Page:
Braggards not allowed. You will soon be forgotten.

Success stories are. Applying the morals of the stories are remembered.

Back story:

I used to attend a networking group at a particularly dim time in my entrepreneurial venture that made me feel inadequate.

I had a lot to learn, granted.

But the senior leader of the networking group positioned himself as the soapbox orator and regaled us with successes and new sales this week better than last.

He made me squirm. Others too.

I resigned from the group as it was toxic and not conducive to my learning. When he called to ask why I was leaving I was frank and told him. He was shocked.

“But it’s all true,” he claimed.

Then I retorted, “you need to tone the ego down and provide lessons to the junior members to emulate.”

He agreed and promised the next week’s meeting would be a turnaround. “Come back and see,” he implored me.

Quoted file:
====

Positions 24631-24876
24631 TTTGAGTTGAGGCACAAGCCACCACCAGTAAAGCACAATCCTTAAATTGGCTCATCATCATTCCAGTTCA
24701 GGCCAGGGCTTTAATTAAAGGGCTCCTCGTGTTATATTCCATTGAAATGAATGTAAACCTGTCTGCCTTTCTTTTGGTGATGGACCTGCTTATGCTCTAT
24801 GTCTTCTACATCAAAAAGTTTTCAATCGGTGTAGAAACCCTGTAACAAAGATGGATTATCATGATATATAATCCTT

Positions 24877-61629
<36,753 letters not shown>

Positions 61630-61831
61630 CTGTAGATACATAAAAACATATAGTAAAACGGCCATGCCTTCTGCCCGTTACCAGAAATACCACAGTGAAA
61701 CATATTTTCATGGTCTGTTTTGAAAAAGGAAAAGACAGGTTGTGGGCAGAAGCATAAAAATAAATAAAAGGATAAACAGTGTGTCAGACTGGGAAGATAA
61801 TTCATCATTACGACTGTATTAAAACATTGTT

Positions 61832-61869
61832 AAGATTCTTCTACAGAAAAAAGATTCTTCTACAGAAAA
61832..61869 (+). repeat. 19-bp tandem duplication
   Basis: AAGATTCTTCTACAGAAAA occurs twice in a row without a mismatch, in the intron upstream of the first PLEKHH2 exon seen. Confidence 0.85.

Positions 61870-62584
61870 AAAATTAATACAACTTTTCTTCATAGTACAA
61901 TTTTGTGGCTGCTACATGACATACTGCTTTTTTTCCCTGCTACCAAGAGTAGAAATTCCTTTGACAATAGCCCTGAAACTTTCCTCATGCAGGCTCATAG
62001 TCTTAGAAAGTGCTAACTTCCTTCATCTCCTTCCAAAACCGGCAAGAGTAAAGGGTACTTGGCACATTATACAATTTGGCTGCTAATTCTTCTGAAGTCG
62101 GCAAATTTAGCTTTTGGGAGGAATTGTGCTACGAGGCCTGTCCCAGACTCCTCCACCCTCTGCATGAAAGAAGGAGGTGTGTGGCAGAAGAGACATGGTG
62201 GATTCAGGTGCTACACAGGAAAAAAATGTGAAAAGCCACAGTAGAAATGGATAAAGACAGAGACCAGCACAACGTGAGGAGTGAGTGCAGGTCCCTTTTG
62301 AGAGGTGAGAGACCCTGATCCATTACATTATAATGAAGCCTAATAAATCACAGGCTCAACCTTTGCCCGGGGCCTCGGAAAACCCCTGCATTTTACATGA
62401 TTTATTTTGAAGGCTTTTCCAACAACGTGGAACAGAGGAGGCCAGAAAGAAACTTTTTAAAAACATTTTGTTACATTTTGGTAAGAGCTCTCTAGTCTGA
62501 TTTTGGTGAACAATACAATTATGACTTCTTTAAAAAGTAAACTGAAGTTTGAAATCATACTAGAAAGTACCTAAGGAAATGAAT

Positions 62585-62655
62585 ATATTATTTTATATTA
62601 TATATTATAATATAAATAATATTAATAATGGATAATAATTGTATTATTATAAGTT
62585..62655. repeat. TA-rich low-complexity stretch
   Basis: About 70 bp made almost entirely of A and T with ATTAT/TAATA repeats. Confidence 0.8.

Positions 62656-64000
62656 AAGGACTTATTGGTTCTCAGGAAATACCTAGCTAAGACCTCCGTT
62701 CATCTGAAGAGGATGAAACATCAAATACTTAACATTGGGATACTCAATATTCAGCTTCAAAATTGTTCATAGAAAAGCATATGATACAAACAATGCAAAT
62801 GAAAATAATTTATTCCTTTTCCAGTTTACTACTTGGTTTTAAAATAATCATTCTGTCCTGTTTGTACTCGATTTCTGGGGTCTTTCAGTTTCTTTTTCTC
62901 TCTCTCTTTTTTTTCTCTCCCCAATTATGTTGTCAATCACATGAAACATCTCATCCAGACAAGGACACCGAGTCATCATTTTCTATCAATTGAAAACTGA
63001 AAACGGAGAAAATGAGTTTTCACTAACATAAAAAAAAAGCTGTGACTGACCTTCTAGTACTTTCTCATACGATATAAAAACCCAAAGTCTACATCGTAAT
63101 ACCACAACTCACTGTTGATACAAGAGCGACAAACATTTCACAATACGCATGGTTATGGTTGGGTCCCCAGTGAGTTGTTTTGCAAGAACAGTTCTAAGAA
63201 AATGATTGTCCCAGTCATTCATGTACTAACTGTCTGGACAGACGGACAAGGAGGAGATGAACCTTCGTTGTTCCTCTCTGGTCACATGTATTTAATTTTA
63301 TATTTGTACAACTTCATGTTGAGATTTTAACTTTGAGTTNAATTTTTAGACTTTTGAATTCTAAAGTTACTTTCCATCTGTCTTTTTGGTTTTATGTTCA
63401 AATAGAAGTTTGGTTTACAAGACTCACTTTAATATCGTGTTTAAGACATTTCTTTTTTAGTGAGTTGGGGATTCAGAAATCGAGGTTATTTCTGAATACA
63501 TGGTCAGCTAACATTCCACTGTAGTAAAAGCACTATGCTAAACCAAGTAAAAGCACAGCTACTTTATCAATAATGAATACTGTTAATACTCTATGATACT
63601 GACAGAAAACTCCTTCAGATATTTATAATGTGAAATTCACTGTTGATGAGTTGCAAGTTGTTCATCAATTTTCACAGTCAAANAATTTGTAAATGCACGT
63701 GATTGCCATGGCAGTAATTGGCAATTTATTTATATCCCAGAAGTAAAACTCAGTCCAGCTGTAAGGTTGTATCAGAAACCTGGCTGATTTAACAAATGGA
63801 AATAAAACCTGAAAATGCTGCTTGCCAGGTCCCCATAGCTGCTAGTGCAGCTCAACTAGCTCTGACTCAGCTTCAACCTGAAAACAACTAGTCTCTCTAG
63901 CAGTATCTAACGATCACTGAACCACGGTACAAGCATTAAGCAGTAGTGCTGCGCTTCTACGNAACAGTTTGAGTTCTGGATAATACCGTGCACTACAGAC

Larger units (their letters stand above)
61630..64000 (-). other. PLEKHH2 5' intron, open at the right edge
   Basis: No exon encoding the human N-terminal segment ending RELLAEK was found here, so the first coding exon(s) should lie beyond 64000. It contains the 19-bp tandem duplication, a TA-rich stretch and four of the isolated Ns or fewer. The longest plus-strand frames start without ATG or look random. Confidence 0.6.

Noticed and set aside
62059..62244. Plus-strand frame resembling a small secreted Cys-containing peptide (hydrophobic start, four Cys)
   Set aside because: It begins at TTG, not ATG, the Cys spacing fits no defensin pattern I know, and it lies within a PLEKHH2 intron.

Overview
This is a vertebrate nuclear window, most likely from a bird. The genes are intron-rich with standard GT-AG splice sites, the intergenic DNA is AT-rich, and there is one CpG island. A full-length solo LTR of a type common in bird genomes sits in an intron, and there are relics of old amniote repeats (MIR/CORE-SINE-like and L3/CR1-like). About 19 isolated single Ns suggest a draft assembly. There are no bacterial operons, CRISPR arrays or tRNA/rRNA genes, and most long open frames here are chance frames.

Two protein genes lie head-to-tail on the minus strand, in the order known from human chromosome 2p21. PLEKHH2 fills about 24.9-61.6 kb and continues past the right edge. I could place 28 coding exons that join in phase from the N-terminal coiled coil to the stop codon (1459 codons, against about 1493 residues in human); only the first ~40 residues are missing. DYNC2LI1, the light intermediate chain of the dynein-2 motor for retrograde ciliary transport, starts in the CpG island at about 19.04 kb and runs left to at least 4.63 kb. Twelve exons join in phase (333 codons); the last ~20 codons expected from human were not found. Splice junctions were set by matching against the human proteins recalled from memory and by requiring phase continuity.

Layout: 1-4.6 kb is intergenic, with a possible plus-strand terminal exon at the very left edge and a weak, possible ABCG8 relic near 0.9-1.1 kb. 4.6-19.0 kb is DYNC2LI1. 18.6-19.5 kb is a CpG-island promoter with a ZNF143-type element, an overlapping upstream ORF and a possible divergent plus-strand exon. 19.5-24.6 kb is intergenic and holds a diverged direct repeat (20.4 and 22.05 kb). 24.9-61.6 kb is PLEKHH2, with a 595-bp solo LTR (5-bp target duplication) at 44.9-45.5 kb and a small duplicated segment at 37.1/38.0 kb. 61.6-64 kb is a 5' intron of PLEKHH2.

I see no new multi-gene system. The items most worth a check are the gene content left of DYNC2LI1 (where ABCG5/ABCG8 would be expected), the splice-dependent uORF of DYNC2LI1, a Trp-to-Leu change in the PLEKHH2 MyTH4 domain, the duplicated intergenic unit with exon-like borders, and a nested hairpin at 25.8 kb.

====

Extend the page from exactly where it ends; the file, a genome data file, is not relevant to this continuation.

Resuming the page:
And I did. And he fell back into the old rut.

You’ve got to be kidding, I thought, and I left and never returned.

I see some LinkedIn profiles that self-celebrate wins and other successes. Fine, you’re entitled, but like the networking leader above, you can do better by becoming the professor and teach us rather than the puffed orator that spews hot air.

Reflect on the past years, what you learned, and tell us how you arrived at your perfecting craft.

Retell a couple of stories of tough situations you faced and overcame, becoming sparks of useful material to fire us up.

Don’t just throw it on the wall and watch us gape at your brilliance, because we won’t.

Help rather than heave.